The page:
Practical instructional design

Guest

Edward Oneill, Senior instructional designer at Yale.

Teach Better Podcast

I know a little bit about a lot of things. – Edward Oneill (and also Diana Krall, etc.)

What Edward's clients often need

  • intuitively-appealing ways of conceptualizing the learning process
  • a survey of the relevant tools & which fit their needs & capacities

Edward's special skill

…finding the points in the learning process where assessment and evaluation can be woven in seamlessly

Design approach of Edward's early courses

Successes

  • Made sure students had to do something every week
  • Ensured consistent deadlines
  • Weekly messages, creatively introducing them to that week

Failures

  • Disconnected topics, no second chances

You don't learn anything by doing it once. – Edward Oneill

  • Not opportunities for practice

I wanted to see it as the students' fault. It's so hard to get out of that [mindset]. – Edward Oneill

Biggest challenges in our teaching

  • We know our content, but we don't realize how tightly packed our knowledge is…
  • Edward's blog post about the Five stages of teaching
  • Peter Newbury – prior Teaching in Higher Ed guest on episode #053 shared about recall / connections

Rehearsal and elaboration

It's about stepping away from the center and helping [students] communicate with each other. – Edward Oneill

Methods for incorporating assessment and evaluation into the design of courses

  • Have shorter/smaller forms of assessment that aren't necessarily graded 100% of the time
  • Use their performance as your own assessment

Bonni shares about teaching with Ellen's Heads Up iPad game

Jeopardy game as form of reinforcement

Recommendations

Bonni recommends:

Parker Palmer quote

I am a teacher at heart, and there are moments in the classroom when I can hardly hold the joy. When my students and I discover uncharted territory to explore, when the pathway out of a thicket opens up before us, when our experience is illumined by the lightning-life of the mind—then teaching is the finest work I know. – Parker Palmer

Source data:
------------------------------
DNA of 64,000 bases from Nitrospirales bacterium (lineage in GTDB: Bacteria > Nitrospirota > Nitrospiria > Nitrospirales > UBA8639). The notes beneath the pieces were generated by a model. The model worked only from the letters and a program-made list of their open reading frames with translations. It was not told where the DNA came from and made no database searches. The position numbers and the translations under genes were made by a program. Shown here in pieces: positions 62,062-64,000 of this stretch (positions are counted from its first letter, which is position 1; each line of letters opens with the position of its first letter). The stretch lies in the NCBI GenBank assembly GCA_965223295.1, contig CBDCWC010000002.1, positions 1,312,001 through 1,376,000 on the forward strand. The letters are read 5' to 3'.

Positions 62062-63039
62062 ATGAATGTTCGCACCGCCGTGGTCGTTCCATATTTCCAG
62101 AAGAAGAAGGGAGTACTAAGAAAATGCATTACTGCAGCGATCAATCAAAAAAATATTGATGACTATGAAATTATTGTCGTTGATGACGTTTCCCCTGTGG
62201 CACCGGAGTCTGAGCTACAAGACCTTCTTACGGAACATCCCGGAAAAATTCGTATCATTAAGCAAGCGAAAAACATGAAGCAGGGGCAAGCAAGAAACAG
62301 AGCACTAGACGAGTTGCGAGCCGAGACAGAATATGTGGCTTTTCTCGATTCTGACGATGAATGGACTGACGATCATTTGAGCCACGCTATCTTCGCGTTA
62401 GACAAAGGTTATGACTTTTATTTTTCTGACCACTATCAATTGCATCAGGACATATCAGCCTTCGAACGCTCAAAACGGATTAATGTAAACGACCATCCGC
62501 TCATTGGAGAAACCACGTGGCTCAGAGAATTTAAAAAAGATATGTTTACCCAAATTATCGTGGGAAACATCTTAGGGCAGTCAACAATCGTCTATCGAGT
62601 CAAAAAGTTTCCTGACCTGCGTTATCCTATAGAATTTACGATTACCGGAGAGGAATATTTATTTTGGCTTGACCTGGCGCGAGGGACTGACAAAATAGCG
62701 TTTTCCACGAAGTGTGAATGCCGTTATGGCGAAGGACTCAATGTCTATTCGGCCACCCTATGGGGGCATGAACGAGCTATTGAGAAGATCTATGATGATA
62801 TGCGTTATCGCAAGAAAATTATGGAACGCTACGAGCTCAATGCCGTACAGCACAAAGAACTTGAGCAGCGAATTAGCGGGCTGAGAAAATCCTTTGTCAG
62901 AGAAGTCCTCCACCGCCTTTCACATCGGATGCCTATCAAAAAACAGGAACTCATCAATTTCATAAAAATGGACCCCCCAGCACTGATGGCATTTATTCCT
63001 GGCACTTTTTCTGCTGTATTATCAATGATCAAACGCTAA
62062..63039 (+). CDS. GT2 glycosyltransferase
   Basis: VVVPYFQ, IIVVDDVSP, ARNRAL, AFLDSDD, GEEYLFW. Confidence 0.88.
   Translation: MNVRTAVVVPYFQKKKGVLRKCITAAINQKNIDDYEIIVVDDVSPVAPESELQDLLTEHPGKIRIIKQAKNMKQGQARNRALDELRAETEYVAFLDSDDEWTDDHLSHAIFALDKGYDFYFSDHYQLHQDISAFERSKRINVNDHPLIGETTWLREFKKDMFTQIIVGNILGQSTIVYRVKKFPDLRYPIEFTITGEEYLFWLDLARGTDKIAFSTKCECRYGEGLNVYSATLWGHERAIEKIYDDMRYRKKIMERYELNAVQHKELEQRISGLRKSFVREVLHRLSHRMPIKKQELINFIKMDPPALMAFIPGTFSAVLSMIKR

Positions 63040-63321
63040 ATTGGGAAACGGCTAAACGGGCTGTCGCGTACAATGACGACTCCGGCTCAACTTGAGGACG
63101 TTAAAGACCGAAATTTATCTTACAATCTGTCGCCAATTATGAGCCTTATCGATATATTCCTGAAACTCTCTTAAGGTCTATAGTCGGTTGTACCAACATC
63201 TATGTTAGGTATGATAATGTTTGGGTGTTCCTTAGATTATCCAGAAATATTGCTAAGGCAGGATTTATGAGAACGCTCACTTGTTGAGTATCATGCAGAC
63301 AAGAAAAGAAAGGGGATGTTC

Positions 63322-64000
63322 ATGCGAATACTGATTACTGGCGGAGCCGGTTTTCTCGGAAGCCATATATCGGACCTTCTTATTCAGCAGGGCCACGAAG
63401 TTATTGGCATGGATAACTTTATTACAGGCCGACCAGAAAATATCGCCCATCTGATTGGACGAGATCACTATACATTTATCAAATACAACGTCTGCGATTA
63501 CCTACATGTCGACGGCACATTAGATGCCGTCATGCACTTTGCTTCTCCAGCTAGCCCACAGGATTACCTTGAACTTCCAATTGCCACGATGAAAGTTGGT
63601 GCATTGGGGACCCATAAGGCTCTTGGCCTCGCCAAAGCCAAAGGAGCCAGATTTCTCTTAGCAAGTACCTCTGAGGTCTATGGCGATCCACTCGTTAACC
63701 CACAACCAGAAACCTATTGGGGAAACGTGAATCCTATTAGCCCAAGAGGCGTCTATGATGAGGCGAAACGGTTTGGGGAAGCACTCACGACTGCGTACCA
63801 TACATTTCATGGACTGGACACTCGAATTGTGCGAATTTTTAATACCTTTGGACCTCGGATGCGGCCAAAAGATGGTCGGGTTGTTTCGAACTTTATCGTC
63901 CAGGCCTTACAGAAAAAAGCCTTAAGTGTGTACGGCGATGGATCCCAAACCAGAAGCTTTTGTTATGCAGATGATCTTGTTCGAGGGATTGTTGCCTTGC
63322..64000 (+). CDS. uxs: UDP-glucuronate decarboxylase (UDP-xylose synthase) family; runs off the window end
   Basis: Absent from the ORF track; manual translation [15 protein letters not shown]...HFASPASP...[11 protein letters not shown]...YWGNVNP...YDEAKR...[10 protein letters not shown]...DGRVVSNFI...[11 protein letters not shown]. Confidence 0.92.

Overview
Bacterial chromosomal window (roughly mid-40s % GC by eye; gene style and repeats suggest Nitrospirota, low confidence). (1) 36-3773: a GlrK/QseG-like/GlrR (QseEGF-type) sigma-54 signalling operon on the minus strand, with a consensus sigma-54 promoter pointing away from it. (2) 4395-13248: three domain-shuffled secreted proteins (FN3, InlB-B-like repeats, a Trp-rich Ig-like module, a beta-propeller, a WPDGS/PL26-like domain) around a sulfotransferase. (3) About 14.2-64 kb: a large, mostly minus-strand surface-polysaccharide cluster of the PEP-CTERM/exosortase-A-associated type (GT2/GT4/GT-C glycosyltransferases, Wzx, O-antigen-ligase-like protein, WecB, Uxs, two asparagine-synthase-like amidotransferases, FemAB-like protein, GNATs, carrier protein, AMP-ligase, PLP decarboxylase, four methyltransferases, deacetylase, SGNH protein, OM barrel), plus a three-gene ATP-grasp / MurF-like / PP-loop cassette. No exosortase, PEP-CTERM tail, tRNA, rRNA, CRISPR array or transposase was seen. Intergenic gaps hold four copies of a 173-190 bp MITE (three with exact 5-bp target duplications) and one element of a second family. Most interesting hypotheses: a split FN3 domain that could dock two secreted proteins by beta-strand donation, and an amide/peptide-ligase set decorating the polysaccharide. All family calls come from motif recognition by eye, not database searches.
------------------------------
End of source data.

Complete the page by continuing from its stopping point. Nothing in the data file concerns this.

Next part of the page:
Edward comments:

There is a special privilege in people letting you help them grow and change. – Edward Oneill

Edward recommends:

On Becoming a Person, by Carl Rogers

As a teacher, I need to see you as a unique learner. If I really try to understand you and try to help you grow, it is not so much about information transfer; it is a more humane kind of relationship. – Edward Oneill

When you're passionate about teaching and you focus on it and you try to improve – you do. – Edward Oneill

Closing notes

  1. Rate/review the show. Please consider rating or leaving a review for the Teaching in Higher Ed podcast on whatever service you use to listen to it on (iTunes, Stitcher, etc.). It is the best way to help others discover the show.
  2. Give feedback. As always, I welcome suggestions for future topics or guests.
  3. Subscribe. If you have yet to subscribe to the weekly update, you can receive a single email each week with the show notes (including all the links we talk about on the episode), as well as an article on either teaching or productivity.

Aug 06 2015

39mins

Play

Rank #4: Engaging Learners

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Gardner Campbell talks about engaging learners.

Quotes

Learning is an enormously powerful and eventful kind of experience.
—Gardner Campbell

Recognize that great ideas of all kinds come from all kinds of people at all stages of their knowledge.
—Gardner Campbell

There are some great ideas that are forever closed off to an expert because he or she is simply too conditioned by prior learning.
—Gardner Campbell

Resources

Are You Enjoying the Show?

  1. Rate/review the show. Please consider rating or leaving a review for the Teaching in Higher Ed podcast on whatever service you use to listen to it on (iTunesStitcher, etc.). It is the best way to help others discover the show.
  2. Give feedback. As always, I welcome suggestions for future topics or guests.
  3. Subscribe. If you have yet to subscribe to the weekly update, you can receive a single email each week with the show notes (including all the links we talk about on the episode), as well as an article on either teaching or productivity.

RECOMMENDATIONS

The Great VCU Bike Race Book
RECOMMENDED BY:Bonni Stachowiak


Jon Becker’s blog about the project
RECOMMENDED BY:Bonni Stachowiak


Courses involved in the project
RECOMMENDED BY:Bonni Stachowiak